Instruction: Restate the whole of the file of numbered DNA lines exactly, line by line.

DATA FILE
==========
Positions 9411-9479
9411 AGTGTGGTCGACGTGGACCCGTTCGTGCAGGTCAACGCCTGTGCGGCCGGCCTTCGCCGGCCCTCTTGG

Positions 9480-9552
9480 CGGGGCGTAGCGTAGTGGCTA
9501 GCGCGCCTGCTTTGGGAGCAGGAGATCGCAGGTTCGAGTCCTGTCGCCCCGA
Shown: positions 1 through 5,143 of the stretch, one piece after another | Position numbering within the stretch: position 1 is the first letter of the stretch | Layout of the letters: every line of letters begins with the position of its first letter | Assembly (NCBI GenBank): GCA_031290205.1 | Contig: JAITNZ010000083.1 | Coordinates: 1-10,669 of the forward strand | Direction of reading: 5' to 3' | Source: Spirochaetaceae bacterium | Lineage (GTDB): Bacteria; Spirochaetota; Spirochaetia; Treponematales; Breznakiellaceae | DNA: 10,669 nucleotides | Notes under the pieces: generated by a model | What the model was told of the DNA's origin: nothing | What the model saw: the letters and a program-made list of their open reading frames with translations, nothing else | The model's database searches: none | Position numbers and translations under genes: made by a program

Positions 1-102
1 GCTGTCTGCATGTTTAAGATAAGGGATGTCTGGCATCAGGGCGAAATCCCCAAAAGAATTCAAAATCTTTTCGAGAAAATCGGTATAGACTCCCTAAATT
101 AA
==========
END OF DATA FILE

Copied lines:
Positions 9411-9479
9411 AGTGTGGTCGACGTGGACCCGTTCGTGCAGGTCAACGCCTGTGCGGCCGGCCTTCGCCGGCCCTCTTGG

Positions 9480-9552
9480 CGGGGCGTAGCGTAGTGGCTA
9501 GCGCGCCTGCTTTGGGAGCAGGAGATCGCAGGTTCGAGTCCTGTCGCCCCGA
Shown: positions 1 through 5,143 of the stretch, one piece after another | Position numbering within the stretch: position 1 is the first letter of the stretch | Layout of the letters: every line of letters begins with the position of its first letter | Assembly (NCBI GenBank): GCA_031290205.1 | Contig: JAITNZ010000083.1 | Coordinates: 1-10,669 of the forward strand | Direction of reading: 5' to 3' | Source: Spirochaetaceae bacterium | Lineage (GTDB): Bacteria; Spirochaetota; Spirochaetia; Treponematales; Breznakiellaceae | DNA: 10,669 nucleotides | Notes under the pieces: generated by a model | What the model was told of the DNA's origin: nothing | What the model saw: the letters and a program-made list of their open reading frames with translations, nothing else | The model's database searches: none | Position numbers and translations under genes: made by a program

Positions 1-102
1 GCTGTCTGCATGTTTAAGATAAGGGATGTCTGGCATCAGGGCGAAATCCCCAAAAGAATTCAAAATCTTTTCGAGAAAATCGGTATAGACTCCCTAAATT
101 AA